Spitfire in my workshop. David Glen BSc (Hons) MSc: Model Maker, Journalist David Glen

The Spitfire's side cowls


Tuesday, 5th January, 2016

By mid-November I turned to the Spitfire’s side cowls, the easiest of the set in terms of their surface contours.

 

Work began with some localised repair and fine-tuning of the balsa substrate with wood filler, followed by the grafting on of a litho capping plate in order to give a positive, clean and accurate line to work to where the side and top cowls abut.

 

In doing this kind of work I find that the closer the initial litho plate blank is to the finished outline, the easier the metal is to work, so I cut a paper template allowing a cm or so margin all round. Given the relatively gentle curvatures, it would have been convenient to dispense with the annealing stage altogether, but I judged this unadvisable.

 

My usual routine is to anneal, work the panel, check, anneal, work again and when relatively happy with the fit to tape the piece to the model on order to scribe the top, front and rear cut lines. At this point the precise relative positions of the various doors and openings – including that for the exhaust stack assembly – can be located and their outlines marked on. Engineer’s blue dye is a great aid to accuracy when cutting skin panels.

 

Because it’s impossible to see through litho plate, the final cut where the curved side and lower cowls abut requires extreme care. I do not pretend that my method is ideal, but it’s the only one I know. I have mentioned it previously, and hopefully this time my photographs might help. If anyone knows of a better way, I would be grateful for the advice. 

 

I installed the side cowls using contact adhesive. I can only stress again the vital importance of accurate positioning when emplacing a glued panel glued with EvoStik, for the ‘grab’ is instant and leaves little or no margin for adjustment or correction. I habitually undertake several dry runs before applying glue to be sure to get it right.

 

Air intake scoop

The little air scoop that features on the port side cowling is there to supply coolant air to the generator.  Items like this, and the similar vent on the top cowl that serves the engine compressor, are far easier to make than they might appear.  Here’s how I do it:

 

  1. -Cut the plan view out of a rectangle of quarter-inch ply or similar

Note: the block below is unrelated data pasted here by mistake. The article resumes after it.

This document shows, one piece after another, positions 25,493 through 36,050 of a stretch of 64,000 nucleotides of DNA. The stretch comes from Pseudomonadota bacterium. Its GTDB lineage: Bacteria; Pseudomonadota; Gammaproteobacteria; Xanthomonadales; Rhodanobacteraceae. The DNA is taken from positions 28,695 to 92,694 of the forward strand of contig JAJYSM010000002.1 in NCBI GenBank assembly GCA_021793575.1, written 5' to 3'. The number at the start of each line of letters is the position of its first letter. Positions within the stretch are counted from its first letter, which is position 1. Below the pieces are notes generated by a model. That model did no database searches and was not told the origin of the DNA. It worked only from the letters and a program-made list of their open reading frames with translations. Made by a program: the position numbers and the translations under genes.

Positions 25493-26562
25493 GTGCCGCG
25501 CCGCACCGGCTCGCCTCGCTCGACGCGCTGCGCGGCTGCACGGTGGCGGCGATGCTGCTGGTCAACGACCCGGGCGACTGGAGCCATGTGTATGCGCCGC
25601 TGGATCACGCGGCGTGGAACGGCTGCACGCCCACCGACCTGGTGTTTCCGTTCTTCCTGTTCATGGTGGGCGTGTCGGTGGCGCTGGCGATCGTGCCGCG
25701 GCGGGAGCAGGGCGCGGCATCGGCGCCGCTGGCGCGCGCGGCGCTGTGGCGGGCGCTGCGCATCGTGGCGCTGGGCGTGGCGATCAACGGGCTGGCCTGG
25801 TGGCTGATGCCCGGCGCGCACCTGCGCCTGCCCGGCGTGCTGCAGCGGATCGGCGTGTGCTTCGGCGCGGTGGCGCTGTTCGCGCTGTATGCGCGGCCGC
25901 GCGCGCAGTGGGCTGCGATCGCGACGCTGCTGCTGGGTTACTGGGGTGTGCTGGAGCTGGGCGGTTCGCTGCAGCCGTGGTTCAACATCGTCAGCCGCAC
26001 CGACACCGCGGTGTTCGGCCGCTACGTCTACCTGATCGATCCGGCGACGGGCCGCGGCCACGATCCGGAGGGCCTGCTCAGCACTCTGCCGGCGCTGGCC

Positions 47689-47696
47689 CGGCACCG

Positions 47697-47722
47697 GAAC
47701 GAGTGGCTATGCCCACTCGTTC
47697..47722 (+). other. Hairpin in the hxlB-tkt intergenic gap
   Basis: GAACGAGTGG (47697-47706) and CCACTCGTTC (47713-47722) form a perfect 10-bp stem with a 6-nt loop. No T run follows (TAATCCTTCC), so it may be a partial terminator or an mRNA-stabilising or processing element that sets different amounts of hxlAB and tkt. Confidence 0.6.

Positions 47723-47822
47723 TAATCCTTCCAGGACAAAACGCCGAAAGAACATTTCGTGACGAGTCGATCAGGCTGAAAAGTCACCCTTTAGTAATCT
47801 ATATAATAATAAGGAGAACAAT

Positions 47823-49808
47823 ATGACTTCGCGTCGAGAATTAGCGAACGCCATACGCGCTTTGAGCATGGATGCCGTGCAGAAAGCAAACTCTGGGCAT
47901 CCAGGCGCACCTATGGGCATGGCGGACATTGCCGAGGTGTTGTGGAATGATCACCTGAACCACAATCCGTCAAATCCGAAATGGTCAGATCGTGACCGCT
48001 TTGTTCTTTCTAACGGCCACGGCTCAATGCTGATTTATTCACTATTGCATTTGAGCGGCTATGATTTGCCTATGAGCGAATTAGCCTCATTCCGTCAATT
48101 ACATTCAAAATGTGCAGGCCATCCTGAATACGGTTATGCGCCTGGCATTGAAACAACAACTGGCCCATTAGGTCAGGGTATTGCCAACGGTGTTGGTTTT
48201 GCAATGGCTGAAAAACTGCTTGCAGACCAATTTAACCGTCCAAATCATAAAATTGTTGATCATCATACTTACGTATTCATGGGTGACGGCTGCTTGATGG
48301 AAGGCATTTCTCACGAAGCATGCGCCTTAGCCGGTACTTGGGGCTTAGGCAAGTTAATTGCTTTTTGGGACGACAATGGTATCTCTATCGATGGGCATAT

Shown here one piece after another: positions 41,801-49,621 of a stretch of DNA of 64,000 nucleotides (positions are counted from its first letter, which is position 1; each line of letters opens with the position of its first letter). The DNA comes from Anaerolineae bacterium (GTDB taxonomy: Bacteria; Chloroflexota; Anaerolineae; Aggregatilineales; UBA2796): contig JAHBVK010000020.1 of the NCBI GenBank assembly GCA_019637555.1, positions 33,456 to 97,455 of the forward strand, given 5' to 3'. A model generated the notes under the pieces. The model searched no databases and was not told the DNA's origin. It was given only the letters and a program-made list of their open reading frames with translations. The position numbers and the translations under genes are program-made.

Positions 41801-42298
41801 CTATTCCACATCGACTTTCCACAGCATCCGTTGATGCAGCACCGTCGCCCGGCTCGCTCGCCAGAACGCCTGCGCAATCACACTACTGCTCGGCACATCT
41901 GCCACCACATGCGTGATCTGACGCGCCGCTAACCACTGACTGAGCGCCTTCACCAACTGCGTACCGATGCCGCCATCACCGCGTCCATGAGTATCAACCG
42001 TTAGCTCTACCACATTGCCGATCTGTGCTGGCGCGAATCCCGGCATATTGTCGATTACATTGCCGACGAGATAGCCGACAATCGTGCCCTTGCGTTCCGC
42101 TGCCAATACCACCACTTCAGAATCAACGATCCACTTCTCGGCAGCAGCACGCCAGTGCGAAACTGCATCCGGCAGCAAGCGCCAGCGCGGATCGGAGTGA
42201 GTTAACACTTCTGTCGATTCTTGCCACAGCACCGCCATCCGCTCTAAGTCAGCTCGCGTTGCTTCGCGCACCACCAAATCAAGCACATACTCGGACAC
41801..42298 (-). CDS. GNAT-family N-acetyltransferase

2. -Cut and anneal a blank of 0.5 mm alloy leaving a generous margin along the top and bottom sides for the flange.
  3. -Grip the ply former in the bench vice and align the softened work-piece over it.
  4. -With a suitable hard wood implement, rub away at the metal so as to force it down into the aperture. Re-anneal if needed and continue the process, using various diameters of tool if needed, until the required shape has been achieved.
  5. -Remove the piece, and if all is well cut the flange to shape with sharp scissors.

 

If there is a complication it is that cowl surface on which the little intake is riveted, is itself curved in a convex plane. Yet this too is easily overcome by sanding an equivalent shallow concave curvature into the surface of the ply former.


Back to Spitfire MkIX Diary

Final preparation of the balsa surface under way. Note the 'capping' or lining of the exhaust manifold space, which gives a firm and positive edge to work to.
The litho plate blank cut marginally oversize with the help of a paper template.
The same after annealing and working to achieve the relatively gentle contours. The opening for the exhaust stubs has been rough cut and will be finalised when the piece is in position.
My technique for marking 'blind' lines. The edge of the installed panel is painted with enamel...
..then, while the paint is wet, the adjacent panel in located precisely in position and gently but firmly pressed down onto it. The imprinted line is not always perfect, but usually good enough for an accurate cut to be made with sharp scissors.
The starboard panel shortly after installation...
..and the port. Note the cut aways for the access door and for the generator air scoop.
Making the air scoop fairing is easier than it might seem. Work starts with the plan view of the scoop cut out from a scrap of quarter-inch ply.
The softened metal is worked down into the cavity with a suitable hard-wood tool, in this case the handle of a small rasp.
The almost completed piece, with the flanges pre-drilled for snap head rivets.
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